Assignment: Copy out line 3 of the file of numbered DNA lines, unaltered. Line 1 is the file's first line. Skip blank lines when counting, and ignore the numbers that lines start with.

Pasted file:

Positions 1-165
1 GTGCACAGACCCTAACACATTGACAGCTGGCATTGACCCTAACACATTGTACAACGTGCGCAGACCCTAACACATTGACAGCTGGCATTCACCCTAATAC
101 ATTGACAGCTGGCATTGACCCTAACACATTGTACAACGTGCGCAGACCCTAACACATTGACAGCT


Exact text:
101 ATTGACAGCTGGCATTGACCCTAACACATTGTACAACGTGCGCAGACCCTAACACATTGACAGCT